FR. RON ROLHEISER, omi
February 21, 2000
Several years ago I attended a seminar on religious experience where a woman shared this story:
A few years before this incident occurred her life had been rather settled. She had been happily married, her children were grown and on their own, and she and her husband were running a successful business together.
Then it all fell apart. Her husband, a recovering alcoholic, began to drink. Within two years, they had lost everything, including each other. Their business went bankrupt, they lost their house and their marriage fell apart. She moved to a new city and took a new job, but the pain of what she had lost lingered and she found herself constantly depressed and joyless as she sought to sink new roots, meet new people and begin again in mid-life.
Her frustration culminated one evening when, having worked late, she was driving home and stopped for a red light. While waiting for the light to change she was hit from behind by a drunken driver. (The irony wasn't lost on her.) Her car was badly damaged and she, suffering from whiplash and a series of cuts and bruises, was taken to hospital by ambulance.
After several hours of x-rays, examinations and medical treatment, near midnight she was released, to be driven home by a policeman. As they drove up to her townhouse she noticed that the front door was wide open. Getting out of the car she realized that her home had been ransacked and vandalized. It was the last straw: All that pent-up frustration, anger, loss and grief finally burst. She lost control, began to scream hysterically, and ran across the lawn shouting curses at God and life in general – the policeman chasing her.
As she recalled this, she told us that she remembered exactly what was running through her mind as she ran across that lawn at midnight, hysterical, cursing, a policeman giving chase. Her anger and her questions were about God: "Where is God in all of this? Why is God letting this happen? Why is God asleep?"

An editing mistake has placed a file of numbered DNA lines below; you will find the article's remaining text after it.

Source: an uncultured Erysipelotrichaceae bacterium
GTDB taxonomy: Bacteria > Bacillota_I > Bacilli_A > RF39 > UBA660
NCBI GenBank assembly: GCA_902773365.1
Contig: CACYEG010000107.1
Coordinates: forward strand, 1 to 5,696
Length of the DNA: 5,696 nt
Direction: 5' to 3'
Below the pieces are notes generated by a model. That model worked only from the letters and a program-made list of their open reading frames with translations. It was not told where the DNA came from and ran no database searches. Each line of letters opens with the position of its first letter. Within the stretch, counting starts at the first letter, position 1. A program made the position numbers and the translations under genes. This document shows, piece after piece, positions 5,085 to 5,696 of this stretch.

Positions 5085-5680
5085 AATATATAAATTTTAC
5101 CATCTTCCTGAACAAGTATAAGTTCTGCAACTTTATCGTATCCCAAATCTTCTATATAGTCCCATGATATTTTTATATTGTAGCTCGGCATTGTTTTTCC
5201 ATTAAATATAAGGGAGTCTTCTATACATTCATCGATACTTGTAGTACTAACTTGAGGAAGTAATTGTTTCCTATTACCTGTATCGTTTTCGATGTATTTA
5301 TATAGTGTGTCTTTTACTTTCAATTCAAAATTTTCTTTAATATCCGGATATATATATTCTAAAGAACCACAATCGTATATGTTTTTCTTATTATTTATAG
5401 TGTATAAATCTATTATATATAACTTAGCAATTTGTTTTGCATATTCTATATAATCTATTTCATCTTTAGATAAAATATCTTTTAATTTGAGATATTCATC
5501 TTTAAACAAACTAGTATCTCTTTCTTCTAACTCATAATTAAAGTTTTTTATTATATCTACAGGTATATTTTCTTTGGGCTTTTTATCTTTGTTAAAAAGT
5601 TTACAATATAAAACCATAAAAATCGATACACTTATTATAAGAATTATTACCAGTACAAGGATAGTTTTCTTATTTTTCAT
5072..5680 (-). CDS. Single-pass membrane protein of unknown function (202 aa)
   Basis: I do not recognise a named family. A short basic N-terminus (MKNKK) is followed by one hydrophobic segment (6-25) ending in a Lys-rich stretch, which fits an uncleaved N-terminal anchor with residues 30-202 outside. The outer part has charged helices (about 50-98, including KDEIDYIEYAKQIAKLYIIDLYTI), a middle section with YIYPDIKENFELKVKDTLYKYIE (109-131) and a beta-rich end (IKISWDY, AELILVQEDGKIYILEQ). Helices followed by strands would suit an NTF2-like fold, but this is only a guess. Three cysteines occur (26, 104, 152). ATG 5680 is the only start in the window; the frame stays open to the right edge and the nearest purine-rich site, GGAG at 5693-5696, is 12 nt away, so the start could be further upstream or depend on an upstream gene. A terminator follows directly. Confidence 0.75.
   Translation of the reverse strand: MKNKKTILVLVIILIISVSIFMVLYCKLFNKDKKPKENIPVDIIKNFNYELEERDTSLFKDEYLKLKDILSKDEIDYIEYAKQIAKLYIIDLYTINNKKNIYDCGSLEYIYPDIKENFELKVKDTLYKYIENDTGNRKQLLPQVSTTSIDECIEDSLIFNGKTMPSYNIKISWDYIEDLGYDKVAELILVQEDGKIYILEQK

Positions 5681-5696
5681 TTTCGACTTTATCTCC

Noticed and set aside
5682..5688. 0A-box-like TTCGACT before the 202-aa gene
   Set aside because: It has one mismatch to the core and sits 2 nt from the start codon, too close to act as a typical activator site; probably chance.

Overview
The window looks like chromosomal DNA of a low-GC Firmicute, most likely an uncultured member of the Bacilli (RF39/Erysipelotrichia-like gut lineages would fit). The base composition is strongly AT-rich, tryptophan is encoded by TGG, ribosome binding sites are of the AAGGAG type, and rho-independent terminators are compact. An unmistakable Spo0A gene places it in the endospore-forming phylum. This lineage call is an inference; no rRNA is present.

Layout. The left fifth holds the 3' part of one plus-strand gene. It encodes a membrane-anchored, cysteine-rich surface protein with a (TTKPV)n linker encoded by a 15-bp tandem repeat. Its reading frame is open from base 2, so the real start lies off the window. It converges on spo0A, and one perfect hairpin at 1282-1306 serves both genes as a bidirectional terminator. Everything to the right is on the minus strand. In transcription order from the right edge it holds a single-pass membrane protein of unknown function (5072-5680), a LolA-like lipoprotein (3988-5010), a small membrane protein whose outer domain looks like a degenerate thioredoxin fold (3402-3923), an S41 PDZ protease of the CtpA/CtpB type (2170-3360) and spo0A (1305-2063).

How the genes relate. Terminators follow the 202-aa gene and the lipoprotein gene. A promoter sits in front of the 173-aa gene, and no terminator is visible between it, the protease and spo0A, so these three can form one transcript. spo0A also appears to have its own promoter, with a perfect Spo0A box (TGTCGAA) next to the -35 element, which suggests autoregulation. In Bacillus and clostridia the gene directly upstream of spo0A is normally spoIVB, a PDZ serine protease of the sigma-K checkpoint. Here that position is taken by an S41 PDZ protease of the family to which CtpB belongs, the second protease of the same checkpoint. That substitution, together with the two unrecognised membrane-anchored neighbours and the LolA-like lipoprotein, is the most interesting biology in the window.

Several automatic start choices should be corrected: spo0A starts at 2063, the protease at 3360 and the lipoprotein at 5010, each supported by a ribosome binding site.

Then, just as she heard her own curses as an answer, suddenly, in one instant, everything became calm. She ceased running, stopped shouting, because she felt inside of herself a flood of calm and a peace such as she had never experienced in her life. For one second she realized that, no matter the storm, no matter the loss and no matter death itself, God is still in charge. One second of realization was all it took. Calm returned. She sent the policeman home and began cleaning up her house. She has essentially remained in that calm since.
The synoptic gospels record the story of Jesus calming the waters during a storm on the lake. As Mark has it: With the coming of evening that same day, Jesus said to them, "Let us cross over to the other side." And leaving the crowd behind they took him, just as he was, in the boat; and there were other boats with him. Then it began to blow a gale and the waves were breaking into the boat so that it was almost swamped.
But he was in the stern, his head on a cushion, asleep. They woke him and said to him, "Master do you not care? We are going down!" And he woke up and rebuked the wind and said to the sea, "Quiet now! Be calm!" And the wind dropped, and all was calm again. Then he said to them, "Why are you so frightened? How is it that you have no faith?" They were filled with awe and said to one another: "Who can this be? Even the wind and sea obey him" (Mark 4:35-41).
The parallel between these two stories is clear. The deeper lessons contained within them though are perhaps less obvious, at least during the stormy moments in our lives. In essence, both stories tell us that God is still in charge of this universe, every counter-indication notwithstanding.
The first Christian creeds had only one line: Jesus is Lord! Ultimately that says it all. God still rules, even in death and darkness. But, as these stories also make clear, during the stormy moments of life, when our souls are in fear of drowning, it will seem like God is asleep.
But, and this is the real challenge of these stories, calm is only a second of realization away. What calms the storm in life is not that all of our problems suddenly disappear but that, within them, we realize that, because God is still in charge, all will be well – whiplash, bruises, ransacked houses, alcoholic spouses, lost houses, lost jobs, loneliness, and the shadow of death itself notwithstanding. All will be well because, even asleep with his head on a cushion, God is still lord.
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